Penalties for laundering could take companies to the cleaners

The Criminal Finance Act 2017 (CFA17) received Royal Assent in April 2017 and began to come into force on the 30 September the same year, with a rolling programme of measures designed to strengthen the ability of law enforcement agencies to tackle fraud, tax evasion and the movement of criminal cash and assets.

The story of the Criminal Finance Act really starts in the first few months of the 21st Century. The Proceeds of Crime Act 2002 was introduced under Tony Blair’s New Labour government with the stated objective of “taking the profit out of crime”. It was given greater impetus by the horror of 9/11, a terrorist attack funded by paymasters based in Taliban-controlled Afghanistan with money transferred through informal value transfer systems, loosely described under the umbrella term ‘hawala banking’.

The Proceeds of Crime Act and a subsequent series of Money Laundering Regulations are aimed on the one hand at regulating the organisations, people and communities moving mostly legitimate but often substantial sums of money around the world; and on the other, criminalising those who knowingly or recklessly involve themselves in the transfer or concealment of criminal funds.

It is a sobering thought that the penalties for laundering the proceeds of, let’s say a financial fraud or tax scam, are often higher than the penalty for the fraud itself – up to 14 years in prison at the most serious end of the scale.

Growth of the internet has increased risks

CFA17 is in many ways a reaction to some of the problems posed by the modern world. With the growth of the internet, net-based payment services and a smaller, more joined up commercial world, the challenges of policing the movement of money have become almost unmanageable.

Public scandals such as the ‘Panama Papers’ have highlighted companies and individuals who have either profited through engaging in criminal activity and hiding the derivation of their wealth, or who are perceived as having unjustly retained their wealth through concealment of assets offshore or through self-serving, artificial tax avoidance schemes.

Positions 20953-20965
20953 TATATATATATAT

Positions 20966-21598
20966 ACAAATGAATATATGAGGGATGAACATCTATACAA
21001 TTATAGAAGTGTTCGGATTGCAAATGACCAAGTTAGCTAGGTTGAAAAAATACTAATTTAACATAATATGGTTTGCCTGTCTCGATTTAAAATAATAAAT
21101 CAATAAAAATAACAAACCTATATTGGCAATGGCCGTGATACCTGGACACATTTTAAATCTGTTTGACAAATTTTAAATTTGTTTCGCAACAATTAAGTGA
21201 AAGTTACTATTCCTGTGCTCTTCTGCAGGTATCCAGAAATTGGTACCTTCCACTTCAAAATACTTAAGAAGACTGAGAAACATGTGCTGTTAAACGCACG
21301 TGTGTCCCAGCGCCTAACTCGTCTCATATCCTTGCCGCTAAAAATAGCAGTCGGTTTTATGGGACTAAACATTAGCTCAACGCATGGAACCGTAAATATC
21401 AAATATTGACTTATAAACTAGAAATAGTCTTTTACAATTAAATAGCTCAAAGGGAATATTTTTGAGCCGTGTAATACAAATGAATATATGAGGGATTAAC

One significant and oft-neglected area of CFA17 is the provisions of s45 and s46 of the legislation. In an attempt to stem the tax losses from customers who are given smart but arguably socially unconscionable advice by a company, the government introduced a specific offence of facilitation of tax evasion by a corporate body.

This in effect means that a company that allows its employees or agents to help a customer to evade tax, whether in the UK or abroad, can find themselves guilty of a criminal offence and liable to an unlimited fine – likely to be a multiple of the tax actually evaded and substantially more than the profit made from the client.

It is also a strict liability offence, meaning that the company does not have to be shown to have approved the advice given, or even known about it. It is therefore critical that any potentially vulnerable company puts in place effective processes to protect themselves from liability should a rogue employee or agent be giving inappropriate advice on company time.

Settlements should offer no sense of security

It remains difficult to predict how this arguably draconian legislation will play out in the courts. While there have so far been no well-publicised prosecutions under the new legislation (a number of companies are rumoured to have reached agreements and settlements with HMRC), there has been at least one prosecution under the Bribery Act 2010, a visibly similar piece of legislation on which these sections of CFA17 were broadly based.

In February 2018, in a case openly vaunted by the CPS as “[in the] public interest in signaling the seriousness of the requirements of the Act”, Skansen Interior Ltd, an interior design company, was convicted at Southwark Crown Court of paying bribes to a project manager.

The conviction was obtained in spite of the fact that the CEO had taken action to stop the practice, had introduced an anti-bribery and corruption policy and had reported the situation to City of London Police and even sacked the bribe-payer.

The court clearly took the view that this did not amount to the putting in place of ‘adequate procedures’ to prevent a bribe being paid. Skansen was ultimately convicted but given an absolute discharge, the court in effect registering their breach of the law but declining to impose any penalty. Small comfort perhaps for company officers who had been subjected to a long and no doubt expensive investigation and trial, as well as the negative publicity of the case.

The clear takeaway message is that early action must be taken and meaningful processes put in place to avoid strict liability and potential criminal prosecution.

That early action must include good advice, clear policies and crucially, effective training at all levels – not only to inform and educate your staff, but to establish the baseline for acceptable and lawful behaviour going forward.

Only by taking action can you be certain that your organisation, or you personally, will not be facing an embarrassing court appearance and a potentially crippling financial penalty in relation to acts carried out by others without your consent or knowledge.